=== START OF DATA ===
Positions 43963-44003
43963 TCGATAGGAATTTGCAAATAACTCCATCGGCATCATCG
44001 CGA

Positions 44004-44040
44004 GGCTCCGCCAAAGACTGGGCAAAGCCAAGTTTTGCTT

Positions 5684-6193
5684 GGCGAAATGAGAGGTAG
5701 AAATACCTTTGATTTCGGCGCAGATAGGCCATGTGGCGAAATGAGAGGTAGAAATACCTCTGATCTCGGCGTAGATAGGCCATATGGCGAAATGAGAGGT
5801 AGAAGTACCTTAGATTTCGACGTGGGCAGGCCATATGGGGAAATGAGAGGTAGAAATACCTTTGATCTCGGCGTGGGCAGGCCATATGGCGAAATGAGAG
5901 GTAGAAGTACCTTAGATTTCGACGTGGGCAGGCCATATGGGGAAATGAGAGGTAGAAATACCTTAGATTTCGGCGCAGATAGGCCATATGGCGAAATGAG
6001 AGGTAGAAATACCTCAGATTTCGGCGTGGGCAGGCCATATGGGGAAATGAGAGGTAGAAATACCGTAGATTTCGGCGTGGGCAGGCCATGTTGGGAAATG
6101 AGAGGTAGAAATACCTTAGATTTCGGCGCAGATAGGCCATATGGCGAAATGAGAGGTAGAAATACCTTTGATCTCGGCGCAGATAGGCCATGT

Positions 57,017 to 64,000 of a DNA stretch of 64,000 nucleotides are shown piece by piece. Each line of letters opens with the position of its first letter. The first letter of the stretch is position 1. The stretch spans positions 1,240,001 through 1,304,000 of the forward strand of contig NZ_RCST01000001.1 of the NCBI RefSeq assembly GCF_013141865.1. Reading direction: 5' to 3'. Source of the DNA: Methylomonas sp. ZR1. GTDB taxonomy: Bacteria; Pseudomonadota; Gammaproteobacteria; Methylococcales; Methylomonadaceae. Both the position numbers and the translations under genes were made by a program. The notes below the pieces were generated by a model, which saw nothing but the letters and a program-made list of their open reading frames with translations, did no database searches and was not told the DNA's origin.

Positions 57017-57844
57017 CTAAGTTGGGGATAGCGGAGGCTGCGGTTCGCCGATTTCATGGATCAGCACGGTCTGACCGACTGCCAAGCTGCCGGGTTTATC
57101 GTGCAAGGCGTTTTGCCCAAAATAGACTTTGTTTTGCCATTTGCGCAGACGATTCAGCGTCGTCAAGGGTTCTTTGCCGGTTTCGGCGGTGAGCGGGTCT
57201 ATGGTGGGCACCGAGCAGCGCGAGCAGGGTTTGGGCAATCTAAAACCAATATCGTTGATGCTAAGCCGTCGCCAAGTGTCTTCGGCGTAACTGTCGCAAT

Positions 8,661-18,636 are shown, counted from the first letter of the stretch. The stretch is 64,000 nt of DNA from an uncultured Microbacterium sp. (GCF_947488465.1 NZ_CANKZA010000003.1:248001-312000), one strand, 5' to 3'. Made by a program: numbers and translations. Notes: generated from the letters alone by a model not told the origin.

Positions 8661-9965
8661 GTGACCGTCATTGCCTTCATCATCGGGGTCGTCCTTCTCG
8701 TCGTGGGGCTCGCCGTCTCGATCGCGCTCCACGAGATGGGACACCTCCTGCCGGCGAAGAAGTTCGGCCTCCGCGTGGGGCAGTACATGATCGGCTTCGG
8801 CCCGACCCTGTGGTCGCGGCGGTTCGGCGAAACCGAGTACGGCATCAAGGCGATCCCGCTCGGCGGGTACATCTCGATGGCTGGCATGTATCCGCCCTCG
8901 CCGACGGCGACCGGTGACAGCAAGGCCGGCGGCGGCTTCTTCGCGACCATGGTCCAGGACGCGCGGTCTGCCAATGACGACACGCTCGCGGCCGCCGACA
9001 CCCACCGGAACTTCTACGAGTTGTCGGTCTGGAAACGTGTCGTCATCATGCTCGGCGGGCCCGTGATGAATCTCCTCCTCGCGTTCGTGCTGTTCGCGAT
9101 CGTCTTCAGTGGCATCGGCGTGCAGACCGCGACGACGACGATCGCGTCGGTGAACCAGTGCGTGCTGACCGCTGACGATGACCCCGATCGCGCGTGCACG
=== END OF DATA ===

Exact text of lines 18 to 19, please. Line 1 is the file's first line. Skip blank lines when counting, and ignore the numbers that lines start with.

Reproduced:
Positions 8,661-18,636 are shown, counted from the first letter of the stretch. The stretch is 64,000 nt of DNA from an uncultured Microbacterium sp. (GCF_947488465.1 NZ_CANKZA010000003.1:248001-312000), one strand, 5' to 3'. Made by a program: numbers and translations. Notes: generated from the letters alone by a model not told the origin.

Positions 8661-9965